As to why the current practice of washing only the feet of males officially persists, the reasons vary. One is the perception that a change would be one more reinforcement of "caving in" to those who violate liturgical directives in Catholic worship. This sends the wrong message to those who endeavor to be compliant, whatever the discomfort. The allowance of female altar servers in 1994, which is known to have occurred against the late Pope John Paul II's privately expressed wishes, is a case in point.
There is also a matter of propriety. Depending on the setting, even the age of the priest, it may be considered inappropriate for a man to wash the feet of a woman with whom he is not on sufficiently familiar terms, let alone in public. Again, the sensibilities of those assembled may vary from one region to another, even one parish to another. I know there are people in "civilized" parts of the world, especially in "über-enlightened" North America, where this is hard to believe. Such naysayers should really see more of the world, or at least watch the Discovery Channel. Or they can peruse a recent account of a priest with a ... well, a peculiar challenge.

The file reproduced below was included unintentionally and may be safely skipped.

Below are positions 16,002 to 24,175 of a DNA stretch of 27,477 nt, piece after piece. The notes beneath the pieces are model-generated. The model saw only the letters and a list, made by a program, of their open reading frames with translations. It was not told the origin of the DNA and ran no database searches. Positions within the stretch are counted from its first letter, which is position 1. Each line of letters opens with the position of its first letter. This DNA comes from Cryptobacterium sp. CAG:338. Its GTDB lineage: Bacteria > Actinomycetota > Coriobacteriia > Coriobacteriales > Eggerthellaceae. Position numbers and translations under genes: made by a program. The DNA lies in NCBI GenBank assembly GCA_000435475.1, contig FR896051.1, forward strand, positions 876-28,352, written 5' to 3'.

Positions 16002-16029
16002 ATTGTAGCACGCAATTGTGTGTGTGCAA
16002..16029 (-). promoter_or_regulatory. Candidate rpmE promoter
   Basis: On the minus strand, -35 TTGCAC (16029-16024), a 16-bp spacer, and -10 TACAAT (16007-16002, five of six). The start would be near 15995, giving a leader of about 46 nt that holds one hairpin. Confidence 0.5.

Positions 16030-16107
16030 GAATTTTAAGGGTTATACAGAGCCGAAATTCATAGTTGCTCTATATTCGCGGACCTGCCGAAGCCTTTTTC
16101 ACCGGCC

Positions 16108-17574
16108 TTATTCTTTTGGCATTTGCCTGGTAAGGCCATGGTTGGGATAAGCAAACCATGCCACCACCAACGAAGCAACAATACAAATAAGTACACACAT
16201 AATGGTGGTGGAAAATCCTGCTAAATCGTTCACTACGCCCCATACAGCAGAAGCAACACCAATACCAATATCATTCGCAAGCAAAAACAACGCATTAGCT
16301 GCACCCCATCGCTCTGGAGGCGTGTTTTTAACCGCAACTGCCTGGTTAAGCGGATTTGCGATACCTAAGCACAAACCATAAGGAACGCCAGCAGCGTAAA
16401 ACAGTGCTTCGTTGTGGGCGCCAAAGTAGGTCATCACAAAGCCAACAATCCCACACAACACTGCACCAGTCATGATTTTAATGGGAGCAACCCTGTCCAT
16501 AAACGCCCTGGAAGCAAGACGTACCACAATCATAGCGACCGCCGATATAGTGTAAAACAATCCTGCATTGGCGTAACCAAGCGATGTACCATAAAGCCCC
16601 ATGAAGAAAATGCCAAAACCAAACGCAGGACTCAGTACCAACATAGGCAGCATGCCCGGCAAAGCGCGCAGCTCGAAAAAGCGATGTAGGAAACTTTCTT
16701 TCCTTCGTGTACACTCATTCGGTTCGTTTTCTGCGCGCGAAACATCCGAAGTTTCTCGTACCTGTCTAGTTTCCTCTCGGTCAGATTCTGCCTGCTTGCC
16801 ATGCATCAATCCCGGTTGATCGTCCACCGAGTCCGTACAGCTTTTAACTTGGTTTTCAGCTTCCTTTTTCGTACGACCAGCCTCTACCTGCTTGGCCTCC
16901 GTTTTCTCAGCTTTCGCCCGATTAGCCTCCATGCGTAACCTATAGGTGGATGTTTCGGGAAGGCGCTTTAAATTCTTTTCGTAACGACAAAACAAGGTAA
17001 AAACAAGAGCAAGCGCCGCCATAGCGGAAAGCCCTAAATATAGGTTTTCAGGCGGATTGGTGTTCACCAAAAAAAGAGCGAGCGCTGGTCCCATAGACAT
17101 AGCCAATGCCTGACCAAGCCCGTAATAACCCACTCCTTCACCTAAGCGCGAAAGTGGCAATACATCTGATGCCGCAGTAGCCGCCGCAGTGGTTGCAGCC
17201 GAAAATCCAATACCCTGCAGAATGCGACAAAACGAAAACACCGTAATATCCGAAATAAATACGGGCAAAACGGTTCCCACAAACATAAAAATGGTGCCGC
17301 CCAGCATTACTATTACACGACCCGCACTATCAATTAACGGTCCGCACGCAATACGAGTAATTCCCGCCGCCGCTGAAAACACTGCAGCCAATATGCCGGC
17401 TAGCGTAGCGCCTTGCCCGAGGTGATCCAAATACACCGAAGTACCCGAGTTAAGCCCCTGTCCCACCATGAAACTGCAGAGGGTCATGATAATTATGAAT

The imagery of female footwashing is has substantially greater potential for conveying something sexually inappropriate–or (in our fallen world) actually being something sexually inappropriate.
Meanwhile, some parishes apparently feel the need to prove something to everybody, and will substitute the men-only foot washing with a Washing of Hands amidst the entire assembly. This is rather troubling, when you consider that it was Pontius Pilate who ceremoniously washed his hands in the presence of the crowd, to declare his resignation of Our Lord's eventual fate. If symbols are to have any enduring power, their meaning must be inherent, as opposed to being subject to whatever spin their manipulators (in the form of parish liturgy committees) wish to impose on them. Or have we forgotten what happened to the Emperor who listened to his tailor, at the expense of his own good judgment?
This may be why, in the diocese of yours truly, the bishop has directed that, the ritual itself being optional, parishes may choose instead to take up a collection of canned goods for those in need. And yet, one or two of his parishes will openly choose to "go rogue" on this one; yes, even in the